Tune In: TV Summit Keynoters Look for New Ways to Target Core Series Fans

Variety TV Summit Chris Albrecht
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Over the past decade, television has ballooned to such an extent in terms of content, it’s almost impossible to keep up with the ever-expanding slate of programming. But with niche audiences on the rise and budgets per show sinking, the challenge becomes how to create high-quality content without always having the benefit of a bottomless checkbook and the desired amount of production time.

“In an era of declining budgets, but increasing opportunity, you’ve just got to do everything,” says Tom Forman, CEO of Relativity Television.

Forman, along with Starz CEO Chris Albrecht, will deliver keynote addresses on the changing face and future of the television industry at Variety’s annual Tune In: TV Summit, held June 9 at the Four Seasons Los Angeles in Beverly Hills.

Both Forman and Albrecht agree that television is currently blessed with an abundance of content consumption, but is also contending with an increasingly segmented audience. “We’re doing more with less than any time since I entered this business 25 years ago,” says Forman.

As a premium channel, Albrecht notes that Starz is looking for ways to target enthusiastic core audiences, pointing to the channel’s recent successes with the inaugural seasons of drama series “Outlander” and “Power.” The numbers game in television has shifted, says Albrecht.

“If you make a show for a certain audience, you want to make sure you get that audience,” he says, going on to explain that this is pointedly different from the old model of trying to pull in as many viewers as possible.

But Relativity, says Forman, still prefers to bank on the consistency of such big networks as CBS. It also doesn’t hurt to back projects with a built-in audience. Case in point: the network’s upcoming series “Limitless,” starring Bradley Cooper, had a pre-existing fan base thanks to the original the 2011 thriller (and Alan Glynn novel) on which the series is based.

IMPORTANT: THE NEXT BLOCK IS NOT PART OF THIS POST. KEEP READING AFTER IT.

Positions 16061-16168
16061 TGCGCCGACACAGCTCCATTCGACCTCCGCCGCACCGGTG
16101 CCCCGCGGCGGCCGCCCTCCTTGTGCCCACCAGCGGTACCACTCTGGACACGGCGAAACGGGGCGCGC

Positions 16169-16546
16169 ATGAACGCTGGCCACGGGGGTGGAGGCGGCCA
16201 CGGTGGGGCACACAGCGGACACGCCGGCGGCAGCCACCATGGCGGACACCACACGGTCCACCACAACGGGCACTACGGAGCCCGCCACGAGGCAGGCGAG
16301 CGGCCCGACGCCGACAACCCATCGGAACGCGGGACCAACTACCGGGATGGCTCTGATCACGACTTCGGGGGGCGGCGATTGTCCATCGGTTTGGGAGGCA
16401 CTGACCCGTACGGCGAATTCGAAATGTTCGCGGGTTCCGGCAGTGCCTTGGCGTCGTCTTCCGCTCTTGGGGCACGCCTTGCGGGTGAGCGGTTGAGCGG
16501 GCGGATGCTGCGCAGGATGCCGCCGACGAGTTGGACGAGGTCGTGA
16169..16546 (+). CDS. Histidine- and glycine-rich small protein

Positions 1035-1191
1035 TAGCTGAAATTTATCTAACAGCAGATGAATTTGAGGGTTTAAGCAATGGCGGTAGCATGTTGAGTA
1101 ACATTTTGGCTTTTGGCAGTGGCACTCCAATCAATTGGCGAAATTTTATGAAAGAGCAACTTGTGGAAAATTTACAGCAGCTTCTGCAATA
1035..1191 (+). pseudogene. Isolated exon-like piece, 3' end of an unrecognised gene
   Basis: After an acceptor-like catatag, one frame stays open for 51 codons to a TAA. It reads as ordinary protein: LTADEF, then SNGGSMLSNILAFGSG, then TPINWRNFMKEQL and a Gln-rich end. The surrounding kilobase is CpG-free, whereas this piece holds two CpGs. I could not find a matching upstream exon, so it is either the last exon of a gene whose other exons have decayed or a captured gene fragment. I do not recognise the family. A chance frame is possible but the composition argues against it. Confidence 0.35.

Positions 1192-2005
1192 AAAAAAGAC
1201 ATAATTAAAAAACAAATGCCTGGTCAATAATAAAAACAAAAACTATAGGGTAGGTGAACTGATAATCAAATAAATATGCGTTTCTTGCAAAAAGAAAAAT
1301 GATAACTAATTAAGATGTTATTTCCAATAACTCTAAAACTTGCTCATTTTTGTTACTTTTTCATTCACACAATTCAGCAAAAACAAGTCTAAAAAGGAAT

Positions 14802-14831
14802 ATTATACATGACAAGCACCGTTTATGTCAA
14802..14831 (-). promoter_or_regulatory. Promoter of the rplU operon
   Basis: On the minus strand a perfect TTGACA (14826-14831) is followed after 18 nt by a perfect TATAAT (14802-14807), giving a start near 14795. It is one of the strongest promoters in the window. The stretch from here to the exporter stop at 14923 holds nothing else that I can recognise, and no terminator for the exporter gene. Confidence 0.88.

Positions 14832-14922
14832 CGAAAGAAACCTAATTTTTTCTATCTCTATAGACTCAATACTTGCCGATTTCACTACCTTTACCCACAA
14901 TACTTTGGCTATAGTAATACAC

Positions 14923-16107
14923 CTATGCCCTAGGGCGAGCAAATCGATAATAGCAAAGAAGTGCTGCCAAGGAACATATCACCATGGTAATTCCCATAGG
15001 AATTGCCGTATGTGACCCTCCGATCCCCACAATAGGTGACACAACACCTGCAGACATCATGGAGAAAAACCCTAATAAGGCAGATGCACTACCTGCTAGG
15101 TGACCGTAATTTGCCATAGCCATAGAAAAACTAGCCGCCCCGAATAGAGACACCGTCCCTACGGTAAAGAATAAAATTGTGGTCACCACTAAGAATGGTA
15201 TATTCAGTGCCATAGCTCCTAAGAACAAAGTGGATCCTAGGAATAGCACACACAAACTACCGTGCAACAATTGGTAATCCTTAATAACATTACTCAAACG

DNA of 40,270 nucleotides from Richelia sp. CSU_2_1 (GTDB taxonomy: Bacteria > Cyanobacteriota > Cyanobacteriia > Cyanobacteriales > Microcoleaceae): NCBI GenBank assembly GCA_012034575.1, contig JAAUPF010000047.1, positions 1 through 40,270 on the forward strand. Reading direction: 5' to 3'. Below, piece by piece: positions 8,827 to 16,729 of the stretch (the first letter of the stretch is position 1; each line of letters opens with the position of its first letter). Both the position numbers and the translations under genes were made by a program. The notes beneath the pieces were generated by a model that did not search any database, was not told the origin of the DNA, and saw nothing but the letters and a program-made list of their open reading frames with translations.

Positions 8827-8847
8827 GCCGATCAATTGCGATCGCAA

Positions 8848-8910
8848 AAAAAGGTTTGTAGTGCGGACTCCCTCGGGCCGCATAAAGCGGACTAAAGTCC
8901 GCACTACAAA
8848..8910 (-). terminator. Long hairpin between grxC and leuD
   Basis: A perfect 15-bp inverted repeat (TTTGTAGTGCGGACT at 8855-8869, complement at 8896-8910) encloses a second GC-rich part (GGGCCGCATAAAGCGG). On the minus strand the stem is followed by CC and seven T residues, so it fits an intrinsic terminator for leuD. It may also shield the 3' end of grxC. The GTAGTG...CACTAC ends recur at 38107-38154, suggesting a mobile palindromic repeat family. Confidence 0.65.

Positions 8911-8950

Forman dubs the process of developing shows that have proven ties to a large audience “de-risking the development process.” It’s the same approach Relativity took when adapting the 2010 film “Catfish” as a TV series for MTV. The show has proven a smash hit for the network.
While Starz is just one network in a jam-packed arena, Albrecht is quick to tout the premium channel’s main selling points, one of which is that there are no commercials.

Without ad breaks disturbing the continuity of Starz programming, its hourlong dramas have drawn top players in the film industry. To wit, Oscar winner Alejandro G. Inarritu (“Birdman”) will direct upcoming Starz series, “The One Percent,” a drama about the world of organic farming co-starring Ed Helms and Hilary Swank. Not only are the time constraints closer to that of the bigscreen, but Starz can also order shows straight to series, which could further lure big Hollywood directors. Relativity is also developing Web shows without act breaks or commercials.

“Attention spans are so short,” says Forman. “The instant you are not entertaining them, they are gone.”